Use a mirror to avoid the need to look over your shoulder for traffic approaching from the rear.
Road bikes with drop down handlebars are a must when riding in groups going above an average speed of 20 km/hr. Aerobars must not be used when riding in groups.
If your bike breaks down, your CAA membership allows you to call for help.
Road Cycling: Sharing the Road
Cyclists should ride one half to one meter from the curb or edge of the road or parked cars. Be cautious when passing parked cars in case a motorist opens a door. Do not weave in and out of parking spaces. Maintain your line of travel.
Where there is no room to safely share the road, it is legal for cyclists to take the whole lane. However, this is not recommended on high speed roads or in heavy traffic.
Road Surfaces: Be aware of surfaces and obstacles, holes, rocks, glass, loose and slippery surfaces. Point to hazards when you see them and move left or right to avoid them. Be very cautious at railway tracks, which should always be crossed at right angles to the tracks.
Left Turn: Left arm straight out. Pointing to the left gives a clearer signal. When safe to do so, signal, move to the left lane and complete your turn into the left lane. When safe to do so, move back over to the right lane signaling as you do so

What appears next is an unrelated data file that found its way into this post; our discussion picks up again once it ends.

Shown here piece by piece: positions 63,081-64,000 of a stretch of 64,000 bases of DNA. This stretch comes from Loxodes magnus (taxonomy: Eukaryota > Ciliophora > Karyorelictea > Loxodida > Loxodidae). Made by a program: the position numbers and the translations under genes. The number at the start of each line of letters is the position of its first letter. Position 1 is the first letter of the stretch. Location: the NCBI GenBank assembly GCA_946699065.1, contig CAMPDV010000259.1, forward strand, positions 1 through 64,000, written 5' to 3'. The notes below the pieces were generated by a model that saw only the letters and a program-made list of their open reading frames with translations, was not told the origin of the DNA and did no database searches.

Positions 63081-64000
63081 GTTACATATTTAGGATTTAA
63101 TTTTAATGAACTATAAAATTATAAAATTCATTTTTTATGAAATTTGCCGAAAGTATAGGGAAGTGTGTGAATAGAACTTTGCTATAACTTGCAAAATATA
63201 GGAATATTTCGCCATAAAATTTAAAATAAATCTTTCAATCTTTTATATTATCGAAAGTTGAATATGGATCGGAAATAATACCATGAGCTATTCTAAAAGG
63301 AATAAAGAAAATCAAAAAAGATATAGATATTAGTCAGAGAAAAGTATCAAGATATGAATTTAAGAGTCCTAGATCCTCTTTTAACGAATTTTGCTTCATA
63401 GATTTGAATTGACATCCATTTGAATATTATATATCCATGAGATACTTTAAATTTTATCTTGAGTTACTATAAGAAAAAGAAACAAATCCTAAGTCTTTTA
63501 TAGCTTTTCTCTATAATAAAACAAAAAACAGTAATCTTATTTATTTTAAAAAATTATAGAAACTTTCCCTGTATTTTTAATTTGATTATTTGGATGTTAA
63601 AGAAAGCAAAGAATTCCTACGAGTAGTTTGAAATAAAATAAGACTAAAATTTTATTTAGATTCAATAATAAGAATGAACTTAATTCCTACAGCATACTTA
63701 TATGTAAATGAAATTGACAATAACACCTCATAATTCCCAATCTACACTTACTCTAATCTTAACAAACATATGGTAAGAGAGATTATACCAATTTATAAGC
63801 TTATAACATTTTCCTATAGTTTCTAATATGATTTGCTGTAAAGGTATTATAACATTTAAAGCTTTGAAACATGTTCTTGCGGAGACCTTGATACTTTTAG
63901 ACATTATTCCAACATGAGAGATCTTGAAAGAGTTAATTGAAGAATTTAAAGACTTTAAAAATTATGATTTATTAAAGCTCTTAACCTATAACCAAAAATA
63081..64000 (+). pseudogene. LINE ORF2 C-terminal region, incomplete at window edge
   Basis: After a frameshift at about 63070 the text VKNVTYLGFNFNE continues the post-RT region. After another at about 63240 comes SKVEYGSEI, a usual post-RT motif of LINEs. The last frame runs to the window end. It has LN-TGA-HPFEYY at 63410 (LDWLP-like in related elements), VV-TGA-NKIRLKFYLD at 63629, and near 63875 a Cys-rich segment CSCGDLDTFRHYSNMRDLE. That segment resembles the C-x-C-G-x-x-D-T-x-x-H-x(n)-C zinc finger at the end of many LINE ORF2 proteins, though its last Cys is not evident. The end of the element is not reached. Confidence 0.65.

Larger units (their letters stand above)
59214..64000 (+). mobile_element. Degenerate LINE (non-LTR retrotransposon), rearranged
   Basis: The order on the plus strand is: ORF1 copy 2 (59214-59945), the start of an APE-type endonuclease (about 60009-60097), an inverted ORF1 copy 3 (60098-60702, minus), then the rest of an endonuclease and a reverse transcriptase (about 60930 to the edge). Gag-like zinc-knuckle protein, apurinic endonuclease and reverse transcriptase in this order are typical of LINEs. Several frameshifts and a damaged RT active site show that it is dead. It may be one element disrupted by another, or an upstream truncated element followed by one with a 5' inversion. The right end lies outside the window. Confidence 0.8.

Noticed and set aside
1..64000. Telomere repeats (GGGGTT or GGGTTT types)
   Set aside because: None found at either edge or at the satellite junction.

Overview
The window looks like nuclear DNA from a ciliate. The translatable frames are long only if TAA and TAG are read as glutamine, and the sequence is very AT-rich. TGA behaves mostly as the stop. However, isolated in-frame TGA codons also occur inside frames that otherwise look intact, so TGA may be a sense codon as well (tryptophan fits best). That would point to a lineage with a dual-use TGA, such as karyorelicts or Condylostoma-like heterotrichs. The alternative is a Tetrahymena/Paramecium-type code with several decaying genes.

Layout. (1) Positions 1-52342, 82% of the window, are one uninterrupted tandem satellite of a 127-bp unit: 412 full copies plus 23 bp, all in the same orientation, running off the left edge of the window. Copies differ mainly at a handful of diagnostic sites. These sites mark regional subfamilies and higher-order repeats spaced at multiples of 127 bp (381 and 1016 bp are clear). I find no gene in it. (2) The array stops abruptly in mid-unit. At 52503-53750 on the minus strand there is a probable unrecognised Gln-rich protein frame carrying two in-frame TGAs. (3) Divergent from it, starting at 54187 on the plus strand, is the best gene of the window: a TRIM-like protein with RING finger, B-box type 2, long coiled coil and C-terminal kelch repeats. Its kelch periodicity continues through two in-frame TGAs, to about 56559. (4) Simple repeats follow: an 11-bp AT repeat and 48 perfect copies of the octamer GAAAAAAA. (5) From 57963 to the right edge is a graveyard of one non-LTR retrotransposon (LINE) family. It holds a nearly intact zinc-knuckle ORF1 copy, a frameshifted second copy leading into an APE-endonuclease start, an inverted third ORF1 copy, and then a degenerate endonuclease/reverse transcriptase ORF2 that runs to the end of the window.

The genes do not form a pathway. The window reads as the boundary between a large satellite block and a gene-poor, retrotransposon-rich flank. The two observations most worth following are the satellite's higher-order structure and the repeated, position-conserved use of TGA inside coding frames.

Right Turn: Right arm straight out. Point to the right to signal clearly. If taking your hand from the right brake is uncomfortable, use the left arm bent upward at the elbow. Drivers do not always watch for cyclists. Be very cautious at intersections. It can be useful to take the whole lane when approaching intersections, if traffic is not moving at a high speed.
Stop or slow: Left arm out and down 90° from elbow and palm back.
Riding in a Group
Group rides are more fun and relaxing when everyone works together.
Each group has an informal “target” speed and length of ride.
The ride leader will advise the group of the destination, anticipated speed, who will be the “sweep”.
The ride leader is responsible for all riders and has the authority to decide if a rider is not ready to ride at the speed of the leader’s group. This rider may be advised to bike with a different group more suited to his/her ability.
The lead may be passed to another rider when it is safe to do so.
The leader must communicate with the group at all times. Messages musts be passed up and down the line – “stopping”, “slowing”, “car back”, “car front” “biker (or walker) up (or back)”. “All through” at traffic lights lets the leader know all the group got through the light.
Leave No Rider Behind. If a rider has a health or mechanical issue and cannot continue the ride, the rider should not be left alone. “I am okay. You go ahead.” is not a reason to leave a rider alone. No Exceptions to this Rule.
After an accident where there is injury, police and EMS should be called immediately. Two riders wait with the injured rider. For all accidents, a report should be filed with the Club president giving the date, time and details of the accident.
Cycle Stratford's harassment policy can be found here.